Carole Owens: Our changing local democracies


STOCKBRIDGE — Beginnings are fascinating. Whether considering the beginning of our vast country or of our tiny Berkshire villages, discovering where something started is instructive. If we trace progress from the roots, do we make better decisions now?

Indian Town was established in 1737 and "labored under great difficulties by reason of its not being incorporated into a town." The inhabitants petitioned the General Court in Boston for permission to incorporate. In 1739, the Court granted their wish. "An Act erecting the Plantation on the Housatonnock River into a township by the name of Stockbridge."

Duly constituted, Stockbridge called its first town meeting.

"June 23, 1739 — Ordered that Ephraim Williams Esq., Captain John Konkapot, and Lt. Paul Umpaeecheanah principal inhabitants of the plantation are fully authorized and empowered to assemble the freeholders and other qualified voters, as soon as possible..."

Interesting how specific and limited the roles were. The selectmen were authorized and empowered to call the town meeting. That's it. They had no other function. Once the town meeting was officially called, the townsmen had the power to govern themselves, that is, make and pass laws, impose taxes, lay roads, and build schools. Truly it was a government of, by and for the people.

However, not all people could vote. Only men who were freeholders (landowners, also called proprietors), and "other qualified voters." That is, other men of sufficient standing by dint of education, purse, or position.

"The Proprietors are hereby empowered to choose a Moderator and all other such officers for the better regulation and ordering of their affairs."


May 26, 1767, in the newly incorporated town of Lenox, the selectmen called the first town meeting. As the first order of business, they "voted and chose the Moderators of the meeting."

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As with selectmen, the role of moderator was specific and limited: a moderator presided over a single meeting. It was the first order of business at each of the early meetings in Lenox, Stockbridge, Sheffield — all of south county. The same person may be elected, or it might be different men, but it was always the limited role of "presiding over and regulating the meeting, deciding questions of order and making public declaration of all votes."

Once the selectmen called the meeting, and the moderator presided over it, governance was the job of the people. As time passed, layer after layer was added, and soon the distance between the people and their power to govern grew greater. Today, many say that the town meeting form of government is the closest thing on earth to a pure democracy. Perhaps, but it is less pure than it was originally.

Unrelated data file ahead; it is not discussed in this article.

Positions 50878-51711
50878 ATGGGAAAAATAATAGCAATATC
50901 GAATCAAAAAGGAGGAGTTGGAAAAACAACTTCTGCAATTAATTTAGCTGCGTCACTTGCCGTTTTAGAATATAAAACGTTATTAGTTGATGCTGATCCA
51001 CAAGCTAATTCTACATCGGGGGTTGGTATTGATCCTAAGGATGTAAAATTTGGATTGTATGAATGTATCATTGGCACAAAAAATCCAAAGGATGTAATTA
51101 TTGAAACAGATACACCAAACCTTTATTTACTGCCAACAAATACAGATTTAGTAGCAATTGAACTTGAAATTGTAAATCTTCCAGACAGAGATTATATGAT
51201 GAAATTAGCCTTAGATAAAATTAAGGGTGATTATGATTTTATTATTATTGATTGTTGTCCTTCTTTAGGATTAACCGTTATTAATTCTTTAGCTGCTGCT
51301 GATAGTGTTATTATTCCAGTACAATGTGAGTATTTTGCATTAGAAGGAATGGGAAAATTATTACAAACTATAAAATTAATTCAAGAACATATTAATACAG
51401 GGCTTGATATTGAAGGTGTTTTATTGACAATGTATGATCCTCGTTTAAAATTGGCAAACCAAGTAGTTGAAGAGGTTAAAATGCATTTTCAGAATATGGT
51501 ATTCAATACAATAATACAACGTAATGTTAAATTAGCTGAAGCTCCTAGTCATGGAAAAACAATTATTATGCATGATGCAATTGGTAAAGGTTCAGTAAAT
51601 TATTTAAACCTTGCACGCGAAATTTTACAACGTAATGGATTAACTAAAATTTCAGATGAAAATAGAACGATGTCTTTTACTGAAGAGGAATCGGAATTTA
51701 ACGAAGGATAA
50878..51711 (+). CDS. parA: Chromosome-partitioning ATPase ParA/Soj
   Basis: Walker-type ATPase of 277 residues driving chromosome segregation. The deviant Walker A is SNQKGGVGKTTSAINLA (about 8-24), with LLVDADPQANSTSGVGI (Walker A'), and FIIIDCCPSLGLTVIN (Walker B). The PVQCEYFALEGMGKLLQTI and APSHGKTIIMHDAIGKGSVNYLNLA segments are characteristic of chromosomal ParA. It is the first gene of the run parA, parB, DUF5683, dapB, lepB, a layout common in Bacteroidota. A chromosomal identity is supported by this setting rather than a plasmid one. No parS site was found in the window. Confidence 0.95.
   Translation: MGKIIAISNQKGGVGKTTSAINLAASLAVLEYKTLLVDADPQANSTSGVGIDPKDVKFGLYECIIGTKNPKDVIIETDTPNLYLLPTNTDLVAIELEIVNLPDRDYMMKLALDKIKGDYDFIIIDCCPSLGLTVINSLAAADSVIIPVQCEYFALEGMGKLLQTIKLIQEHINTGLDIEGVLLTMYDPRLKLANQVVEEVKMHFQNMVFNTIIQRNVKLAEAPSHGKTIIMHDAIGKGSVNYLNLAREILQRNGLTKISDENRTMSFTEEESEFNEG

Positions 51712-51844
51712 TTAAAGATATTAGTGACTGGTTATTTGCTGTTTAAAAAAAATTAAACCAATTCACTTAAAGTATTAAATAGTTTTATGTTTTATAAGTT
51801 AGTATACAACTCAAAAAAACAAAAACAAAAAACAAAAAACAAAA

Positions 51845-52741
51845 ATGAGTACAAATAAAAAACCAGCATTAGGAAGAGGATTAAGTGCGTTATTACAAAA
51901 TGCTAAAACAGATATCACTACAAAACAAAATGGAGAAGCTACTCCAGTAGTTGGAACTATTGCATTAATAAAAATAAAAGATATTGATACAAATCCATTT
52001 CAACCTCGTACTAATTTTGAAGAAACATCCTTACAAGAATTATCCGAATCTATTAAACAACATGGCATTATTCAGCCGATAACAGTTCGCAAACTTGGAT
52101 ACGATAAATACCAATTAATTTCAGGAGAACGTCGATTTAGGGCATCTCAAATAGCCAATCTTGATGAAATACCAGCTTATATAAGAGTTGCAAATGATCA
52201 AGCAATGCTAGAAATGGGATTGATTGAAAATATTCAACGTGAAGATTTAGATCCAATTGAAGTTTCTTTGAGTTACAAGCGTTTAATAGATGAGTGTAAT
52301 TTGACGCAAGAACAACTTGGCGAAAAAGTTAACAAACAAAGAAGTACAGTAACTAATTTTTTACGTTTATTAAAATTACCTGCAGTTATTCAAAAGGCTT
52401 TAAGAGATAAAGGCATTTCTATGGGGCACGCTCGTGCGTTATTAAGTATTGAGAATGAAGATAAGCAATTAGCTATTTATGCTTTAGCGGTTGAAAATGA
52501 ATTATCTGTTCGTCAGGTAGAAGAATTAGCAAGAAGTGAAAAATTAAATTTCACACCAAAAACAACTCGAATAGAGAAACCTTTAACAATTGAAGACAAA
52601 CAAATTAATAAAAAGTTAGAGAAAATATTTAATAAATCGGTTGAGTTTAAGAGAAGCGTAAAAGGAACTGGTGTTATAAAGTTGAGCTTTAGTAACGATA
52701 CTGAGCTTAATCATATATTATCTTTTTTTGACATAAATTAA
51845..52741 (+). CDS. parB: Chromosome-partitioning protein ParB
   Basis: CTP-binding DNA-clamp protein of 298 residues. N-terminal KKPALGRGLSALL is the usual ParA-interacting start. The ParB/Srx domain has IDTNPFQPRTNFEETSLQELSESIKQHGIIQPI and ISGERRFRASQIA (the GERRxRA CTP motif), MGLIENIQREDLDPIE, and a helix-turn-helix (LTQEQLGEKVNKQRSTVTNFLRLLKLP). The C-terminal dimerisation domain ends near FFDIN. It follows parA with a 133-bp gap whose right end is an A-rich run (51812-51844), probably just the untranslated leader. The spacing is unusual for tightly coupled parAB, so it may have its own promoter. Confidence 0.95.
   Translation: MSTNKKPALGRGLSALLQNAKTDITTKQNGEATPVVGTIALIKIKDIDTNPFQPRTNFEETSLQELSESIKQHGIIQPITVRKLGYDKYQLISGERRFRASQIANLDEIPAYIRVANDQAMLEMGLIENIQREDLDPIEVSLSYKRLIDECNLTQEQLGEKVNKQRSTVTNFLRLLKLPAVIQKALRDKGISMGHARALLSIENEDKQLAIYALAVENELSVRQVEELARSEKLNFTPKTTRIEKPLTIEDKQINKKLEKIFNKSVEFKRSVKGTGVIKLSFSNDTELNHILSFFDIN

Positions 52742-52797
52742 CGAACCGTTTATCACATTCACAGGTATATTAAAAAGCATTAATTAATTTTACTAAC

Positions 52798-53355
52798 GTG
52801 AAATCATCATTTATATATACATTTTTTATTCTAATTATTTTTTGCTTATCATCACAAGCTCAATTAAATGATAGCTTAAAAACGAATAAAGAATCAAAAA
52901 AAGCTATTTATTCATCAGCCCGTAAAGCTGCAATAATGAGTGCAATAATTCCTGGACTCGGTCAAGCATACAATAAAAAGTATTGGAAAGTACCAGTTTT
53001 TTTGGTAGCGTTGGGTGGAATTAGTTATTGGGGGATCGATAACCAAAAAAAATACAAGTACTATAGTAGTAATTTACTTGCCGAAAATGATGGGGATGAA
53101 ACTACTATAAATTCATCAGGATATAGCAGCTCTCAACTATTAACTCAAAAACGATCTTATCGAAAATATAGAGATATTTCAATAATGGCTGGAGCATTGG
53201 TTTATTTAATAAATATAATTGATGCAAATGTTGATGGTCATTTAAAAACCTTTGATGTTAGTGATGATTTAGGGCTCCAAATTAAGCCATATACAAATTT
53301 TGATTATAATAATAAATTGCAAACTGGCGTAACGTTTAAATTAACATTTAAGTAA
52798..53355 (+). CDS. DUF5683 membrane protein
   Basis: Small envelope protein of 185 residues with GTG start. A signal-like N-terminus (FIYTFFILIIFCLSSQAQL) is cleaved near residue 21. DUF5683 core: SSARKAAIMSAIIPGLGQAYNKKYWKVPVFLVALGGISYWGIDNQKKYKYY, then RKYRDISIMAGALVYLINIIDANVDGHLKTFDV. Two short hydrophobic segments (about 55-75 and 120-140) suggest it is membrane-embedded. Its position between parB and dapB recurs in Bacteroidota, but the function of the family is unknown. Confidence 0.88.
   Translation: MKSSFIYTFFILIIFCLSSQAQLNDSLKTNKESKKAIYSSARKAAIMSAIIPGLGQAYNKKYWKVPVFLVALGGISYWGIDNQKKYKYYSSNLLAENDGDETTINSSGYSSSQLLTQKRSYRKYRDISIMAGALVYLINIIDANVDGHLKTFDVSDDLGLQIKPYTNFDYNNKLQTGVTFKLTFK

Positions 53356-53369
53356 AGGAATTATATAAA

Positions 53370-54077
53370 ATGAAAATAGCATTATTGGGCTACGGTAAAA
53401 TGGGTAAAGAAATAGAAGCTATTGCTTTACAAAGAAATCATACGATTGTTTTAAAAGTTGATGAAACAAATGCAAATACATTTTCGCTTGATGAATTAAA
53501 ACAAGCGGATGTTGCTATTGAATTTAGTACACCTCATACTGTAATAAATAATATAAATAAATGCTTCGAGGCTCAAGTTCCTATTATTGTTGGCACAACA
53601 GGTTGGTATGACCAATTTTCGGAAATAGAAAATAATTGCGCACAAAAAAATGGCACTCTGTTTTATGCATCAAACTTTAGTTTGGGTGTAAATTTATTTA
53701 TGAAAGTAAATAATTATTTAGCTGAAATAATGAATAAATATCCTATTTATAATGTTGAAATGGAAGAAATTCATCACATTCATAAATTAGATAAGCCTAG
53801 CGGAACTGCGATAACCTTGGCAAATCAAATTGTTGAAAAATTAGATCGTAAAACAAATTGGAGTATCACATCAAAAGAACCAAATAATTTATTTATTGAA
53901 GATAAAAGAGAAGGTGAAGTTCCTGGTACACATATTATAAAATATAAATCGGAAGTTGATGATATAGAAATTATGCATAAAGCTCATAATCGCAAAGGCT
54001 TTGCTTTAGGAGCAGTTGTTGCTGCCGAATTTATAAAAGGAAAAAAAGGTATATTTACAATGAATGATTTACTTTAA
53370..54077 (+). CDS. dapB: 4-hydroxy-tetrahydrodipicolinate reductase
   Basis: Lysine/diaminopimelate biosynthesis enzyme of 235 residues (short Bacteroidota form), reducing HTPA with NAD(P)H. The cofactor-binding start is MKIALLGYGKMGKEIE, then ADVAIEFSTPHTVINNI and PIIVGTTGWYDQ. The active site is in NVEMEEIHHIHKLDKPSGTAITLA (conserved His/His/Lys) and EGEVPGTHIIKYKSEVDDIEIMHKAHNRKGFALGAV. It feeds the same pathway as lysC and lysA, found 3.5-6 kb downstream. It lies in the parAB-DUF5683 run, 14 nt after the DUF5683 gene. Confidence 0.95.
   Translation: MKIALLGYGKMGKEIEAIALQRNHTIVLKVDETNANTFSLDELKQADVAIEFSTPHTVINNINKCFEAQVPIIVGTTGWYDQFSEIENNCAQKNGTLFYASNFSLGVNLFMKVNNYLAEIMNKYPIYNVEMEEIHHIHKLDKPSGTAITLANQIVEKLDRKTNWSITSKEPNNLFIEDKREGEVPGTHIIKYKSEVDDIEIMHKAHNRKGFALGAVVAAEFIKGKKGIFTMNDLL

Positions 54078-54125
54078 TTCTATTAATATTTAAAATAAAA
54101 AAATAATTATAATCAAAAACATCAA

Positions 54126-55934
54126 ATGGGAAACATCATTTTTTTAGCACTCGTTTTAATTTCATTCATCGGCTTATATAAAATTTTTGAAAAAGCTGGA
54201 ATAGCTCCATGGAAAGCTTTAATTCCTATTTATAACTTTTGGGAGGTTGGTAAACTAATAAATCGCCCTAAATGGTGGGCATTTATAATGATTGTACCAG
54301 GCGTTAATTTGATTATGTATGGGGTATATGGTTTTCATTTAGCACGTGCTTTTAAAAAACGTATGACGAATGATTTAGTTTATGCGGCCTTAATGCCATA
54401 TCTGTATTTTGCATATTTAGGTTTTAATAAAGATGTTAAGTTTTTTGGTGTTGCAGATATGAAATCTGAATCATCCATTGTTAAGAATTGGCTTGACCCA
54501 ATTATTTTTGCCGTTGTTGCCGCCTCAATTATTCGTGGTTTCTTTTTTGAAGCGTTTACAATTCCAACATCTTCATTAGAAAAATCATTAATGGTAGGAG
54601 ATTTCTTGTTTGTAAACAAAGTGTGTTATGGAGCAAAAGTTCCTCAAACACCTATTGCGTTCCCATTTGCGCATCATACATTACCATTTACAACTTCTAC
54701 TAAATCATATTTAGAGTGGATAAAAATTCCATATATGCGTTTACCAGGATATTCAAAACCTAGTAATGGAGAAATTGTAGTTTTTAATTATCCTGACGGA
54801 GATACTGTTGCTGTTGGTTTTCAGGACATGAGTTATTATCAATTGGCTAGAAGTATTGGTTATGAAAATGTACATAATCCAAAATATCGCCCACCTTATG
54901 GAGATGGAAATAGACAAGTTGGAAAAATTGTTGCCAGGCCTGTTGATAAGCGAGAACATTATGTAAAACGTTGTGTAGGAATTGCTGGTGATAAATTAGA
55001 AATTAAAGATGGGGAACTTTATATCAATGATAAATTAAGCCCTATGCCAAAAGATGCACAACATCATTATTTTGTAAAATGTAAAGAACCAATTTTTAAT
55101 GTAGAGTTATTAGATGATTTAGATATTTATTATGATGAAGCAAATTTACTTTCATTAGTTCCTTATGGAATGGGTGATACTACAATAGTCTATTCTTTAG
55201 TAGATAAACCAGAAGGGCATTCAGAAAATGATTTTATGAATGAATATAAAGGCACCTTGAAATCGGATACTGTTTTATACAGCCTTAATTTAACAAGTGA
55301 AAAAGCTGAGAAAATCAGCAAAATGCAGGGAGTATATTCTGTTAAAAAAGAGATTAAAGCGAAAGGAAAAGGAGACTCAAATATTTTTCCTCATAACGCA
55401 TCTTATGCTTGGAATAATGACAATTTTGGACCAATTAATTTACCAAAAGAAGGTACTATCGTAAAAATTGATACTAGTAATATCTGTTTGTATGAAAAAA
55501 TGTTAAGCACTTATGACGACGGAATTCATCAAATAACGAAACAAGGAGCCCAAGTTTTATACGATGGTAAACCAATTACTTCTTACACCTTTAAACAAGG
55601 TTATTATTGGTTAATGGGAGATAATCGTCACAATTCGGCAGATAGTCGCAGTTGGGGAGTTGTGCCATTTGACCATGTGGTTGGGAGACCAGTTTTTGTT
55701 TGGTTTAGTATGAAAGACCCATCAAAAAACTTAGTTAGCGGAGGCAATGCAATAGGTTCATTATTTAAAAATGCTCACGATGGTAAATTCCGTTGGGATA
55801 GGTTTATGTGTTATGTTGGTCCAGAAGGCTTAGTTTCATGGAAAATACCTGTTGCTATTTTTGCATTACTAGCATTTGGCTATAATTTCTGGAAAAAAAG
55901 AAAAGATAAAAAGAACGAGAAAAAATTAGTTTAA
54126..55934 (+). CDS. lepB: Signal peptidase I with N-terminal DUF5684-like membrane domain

For example, while it is possible for an individual to add an item to the warrant, usually the select board writes the warrant. For example, while the moderator is still elected by the people, it is not for a single meeting but for a term of years. Also, in Lenox and Stockbridge, the moderator's duties extend to appointing the members of the Finance Committee. In Sheffield, the moderator suggests candidates to the Select Board that appoints members to the Finance Committee. In Great Barrington, Finance Committee members are still elected by the people as town officers were in the 18th century.

Today, the Massachusetts General Laws refer to ours as "a representative town meeting form of government." Duties of the select boards expanded far beyond simply calling meetings. As the duties multiplied, there was an urge for selectmen to hire more staff including town administrators and town managers.

Many feel very strongly that "professionals" are needed to run municipalities even when those municipalities are very small. Why? Perhaps government is more complex or regulations more difficult to understand or abide by. Perhaps some feel our forefathers were smarter, better educated, more able than we to self-govern. Others disagree and want, for example, the people rather that the town moderator to appoint finance committee members.

Recently the Stockbridge moderator did not re-appoint two Finance Committee members citing the length of their service. Eighteen years was too long, he said. The people may have concurred, deciding new blood was helpful or the people may have decided experience was more important.

Either way, the moderator was a man with a good sense of humor since he has served as moderator almost twice 18 years.

If we trace progress from our roots, do we make better decisions? Over time, locally, we moved from a more democratic form to a more representative form of government. Slowly we might move back, and as a first step, have the people elect finance committee members.

A writer and historian, Carole Owens is a regular Eagle contributor.


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